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While watching Brave with the kids the other day, I looked forward to my favourite bit where Merida rips her dress and fires the arrows directly into the bullseye of all three targets, kicking the loser boys into touch and completely disobeying her mother.  I feel inspired and proud of Merida’s defiance and independence.

Then I realised that I now play the role of the infuriated parent, wrestling everyday with the parenting paradox of trying to allow the children to think independently, to be self confident and to choose what they want to do, while at the same time wanting them to listen and obey everything I say…immediately!

My kids are 4 (“and three quarters”) and 2 (“and dee duarters”), so part of this conflict is obviously due to the fact that they aren’t independent and need help with, well, pretty much everything.  Mixed with a few of the usual antics of young kids like lolling all over the floor as soon as the words “bath time” are mentioned, protesting that they are too tired to move, yet moments before they were diving off the arm of the sofa and requesting a disco in the front room.  “Do we have to go through this every night”, I ask them, naively hoping for some hint of a rational response. “Sorry daddy, you’re right, I do this too much. I’ll get in the bath as I soon as I’ve tidied the toys away.”

I want them to do the things they enjoy doing and allow them to make their own decisions.  I feel happy on those occasions when they do something I suggest.  It gives me that small moment of feeling in tune. Harmonious.  And then there’s all the times that they decide they’d like to ride their bikes, when you thought it would be easiest to walk, or when they decide they want to walk after you’ve spent half an hour loading the bikes onto the car.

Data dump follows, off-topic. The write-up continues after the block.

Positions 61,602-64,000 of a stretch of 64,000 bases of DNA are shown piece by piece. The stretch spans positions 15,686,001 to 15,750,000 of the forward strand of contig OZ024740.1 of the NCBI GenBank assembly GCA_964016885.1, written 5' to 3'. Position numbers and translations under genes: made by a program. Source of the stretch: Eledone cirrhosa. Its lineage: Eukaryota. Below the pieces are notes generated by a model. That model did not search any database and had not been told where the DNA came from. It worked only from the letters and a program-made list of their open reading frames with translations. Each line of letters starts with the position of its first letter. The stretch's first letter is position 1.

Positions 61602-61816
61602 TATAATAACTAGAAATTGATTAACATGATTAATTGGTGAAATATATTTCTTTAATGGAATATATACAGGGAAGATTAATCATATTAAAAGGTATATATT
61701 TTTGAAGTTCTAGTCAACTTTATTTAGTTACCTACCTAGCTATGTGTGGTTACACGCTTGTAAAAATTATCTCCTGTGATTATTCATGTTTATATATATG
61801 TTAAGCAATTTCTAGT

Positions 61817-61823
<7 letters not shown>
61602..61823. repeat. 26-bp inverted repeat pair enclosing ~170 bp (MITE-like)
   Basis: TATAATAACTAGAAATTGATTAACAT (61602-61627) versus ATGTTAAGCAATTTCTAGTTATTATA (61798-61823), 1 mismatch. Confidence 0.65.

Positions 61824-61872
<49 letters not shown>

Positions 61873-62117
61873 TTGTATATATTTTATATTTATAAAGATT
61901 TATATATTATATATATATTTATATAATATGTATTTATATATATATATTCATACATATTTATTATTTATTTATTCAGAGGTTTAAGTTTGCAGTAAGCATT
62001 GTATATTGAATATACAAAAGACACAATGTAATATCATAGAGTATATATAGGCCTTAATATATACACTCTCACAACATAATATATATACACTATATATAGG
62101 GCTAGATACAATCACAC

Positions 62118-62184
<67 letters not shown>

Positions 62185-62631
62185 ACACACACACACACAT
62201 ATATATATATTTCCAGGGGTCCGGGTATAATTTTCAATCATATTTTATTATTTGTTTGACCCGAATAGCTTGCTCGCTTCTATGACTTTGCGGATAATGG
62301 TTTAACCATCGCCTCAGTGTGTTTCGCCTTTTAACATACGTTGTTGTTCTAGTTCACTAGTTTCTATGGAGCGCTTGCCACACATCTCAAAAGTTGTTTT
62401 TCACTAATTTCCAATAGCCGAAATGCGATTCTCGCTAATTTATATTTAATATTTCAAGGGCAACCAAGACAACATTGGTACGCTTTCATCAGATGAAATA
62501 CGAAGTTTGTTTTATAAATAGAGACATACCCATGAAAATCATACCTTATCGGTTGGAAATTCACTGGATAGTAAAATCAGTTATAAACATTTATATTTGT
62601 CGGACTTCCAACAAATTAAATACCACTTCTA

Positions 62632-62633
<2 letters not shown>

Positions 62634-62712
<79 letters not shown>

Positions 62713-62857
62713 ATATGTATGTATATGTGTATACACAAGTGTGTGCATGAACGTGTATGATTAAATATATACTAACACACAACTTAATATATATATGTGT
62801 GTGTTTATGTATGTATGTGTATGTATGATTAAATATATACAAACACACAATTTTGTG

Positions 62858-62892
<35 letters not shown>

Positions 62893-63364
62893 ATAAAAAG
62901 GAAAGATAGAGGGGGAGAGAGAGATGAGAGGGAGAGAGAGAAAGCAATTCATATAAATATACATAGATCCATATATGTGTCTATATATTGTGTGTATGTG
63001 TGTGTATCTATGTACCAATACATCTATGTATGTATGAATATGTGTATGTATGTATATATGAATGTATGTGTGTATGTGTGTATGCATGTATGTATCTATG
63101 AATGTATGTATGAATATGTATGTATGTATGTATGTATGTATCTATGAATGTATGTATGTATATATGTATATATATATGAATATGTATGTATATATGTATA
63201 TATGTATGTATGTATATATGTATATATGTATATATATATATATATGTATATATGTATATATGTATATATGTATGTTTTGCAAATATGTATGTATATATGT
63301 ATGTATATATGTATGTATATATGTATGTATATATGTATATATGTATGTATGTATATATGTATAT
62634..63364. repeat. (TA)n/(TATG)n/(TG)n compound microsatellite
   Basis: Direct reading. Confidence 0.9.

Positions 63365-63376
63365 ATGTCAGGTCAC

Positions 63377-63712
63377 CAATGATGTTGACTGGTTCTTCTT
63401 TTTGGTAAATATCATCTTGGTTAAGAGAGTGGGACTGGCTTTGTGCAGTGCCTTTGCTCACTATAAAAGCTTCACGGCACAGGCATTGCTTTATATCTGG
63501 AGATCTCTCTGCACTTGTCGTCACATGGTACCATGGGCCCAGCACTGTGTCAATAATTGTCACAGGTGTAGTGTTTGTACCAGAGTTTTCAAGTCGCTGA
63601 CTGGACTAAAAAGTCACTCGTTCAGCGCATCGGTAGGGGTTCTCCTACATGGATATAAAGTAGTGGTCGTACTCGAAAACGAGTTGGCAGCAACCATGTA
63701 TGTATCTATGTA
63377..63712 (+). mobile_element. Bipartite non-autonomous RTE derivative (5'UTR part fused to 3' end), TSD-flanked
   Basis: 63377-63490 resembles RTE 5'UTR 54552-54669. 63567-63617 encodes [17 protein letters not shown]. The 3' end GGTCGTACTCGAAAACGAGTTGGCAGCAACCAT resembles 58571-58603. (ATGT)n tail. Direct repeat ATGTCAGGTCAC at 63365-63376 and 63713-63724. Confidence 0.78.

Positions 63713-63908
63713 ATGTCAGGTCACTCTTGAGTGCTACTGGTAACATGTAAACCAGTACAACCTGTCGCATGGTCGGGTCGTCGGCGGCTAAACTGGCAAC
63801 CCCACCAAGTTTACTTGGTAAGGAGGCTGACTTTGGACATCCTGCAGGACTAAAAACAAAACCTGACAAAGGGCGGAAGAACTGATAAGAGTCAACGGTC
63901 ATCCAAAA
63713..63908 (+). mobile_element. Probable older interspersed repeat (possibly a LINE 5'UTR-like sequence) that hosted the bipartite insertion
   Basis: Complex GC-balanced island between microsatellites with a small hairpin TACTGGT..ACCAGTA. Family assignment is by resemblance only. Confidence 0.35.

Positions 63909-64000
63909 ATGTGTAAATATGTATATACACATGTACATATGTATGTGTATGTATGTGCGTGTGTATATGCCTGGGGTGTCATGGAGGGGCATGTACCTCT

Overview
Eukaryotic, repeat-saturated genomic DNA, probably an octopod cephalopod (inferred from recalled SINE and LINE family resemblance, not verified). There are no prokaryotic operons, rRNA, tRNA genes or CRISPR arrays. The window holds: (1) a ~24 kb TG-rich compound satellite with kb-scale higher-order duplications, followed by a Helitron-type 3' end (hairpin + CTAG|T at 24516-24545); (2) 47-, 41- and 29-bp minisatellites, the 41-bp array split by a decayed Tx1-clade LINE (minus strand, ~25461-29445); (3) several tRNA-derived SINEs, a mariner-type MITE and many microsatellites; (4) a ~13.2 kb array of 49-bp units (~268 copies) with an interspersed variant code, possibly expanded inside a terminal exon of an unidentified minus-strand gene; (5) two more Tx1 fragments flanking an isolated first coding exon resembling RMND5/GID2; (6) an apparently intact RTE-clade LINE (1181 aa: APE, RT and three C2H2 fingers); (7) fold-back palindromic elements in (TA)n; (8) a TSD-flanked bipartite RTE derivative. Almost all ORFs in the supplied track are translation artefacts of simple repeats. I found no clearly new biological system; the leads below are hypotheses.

But will this conflict ever change?  Does the very thread of trying to create independent children inherently conflict with parenting being easy?  If Merida was doing it, I’d probably feel proud and inspired.  But when it’s my kids I feel the same infuriation of the Queen in the film.  I want my kids to be Brave and, for that, maybe I have to accept the frustrations.  I need to stop hoping that things will get easier around the corner.  That when they hit a certain age, or start school, or reach some other milestone, we’ll all be best buddies and do exactly what we ask of each other (well, they do what I ask!).

Here’s to the continuous challenge for years to come.  It’s ok, if I step back and pretend I’m watching Brave, I’ll be proud and inspired.

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I live in Bristol with my wife Lydia and our two kids, Louis and Mia. We decided it was a good idea to get a dog the week Louis was starting school. Emotional choas.

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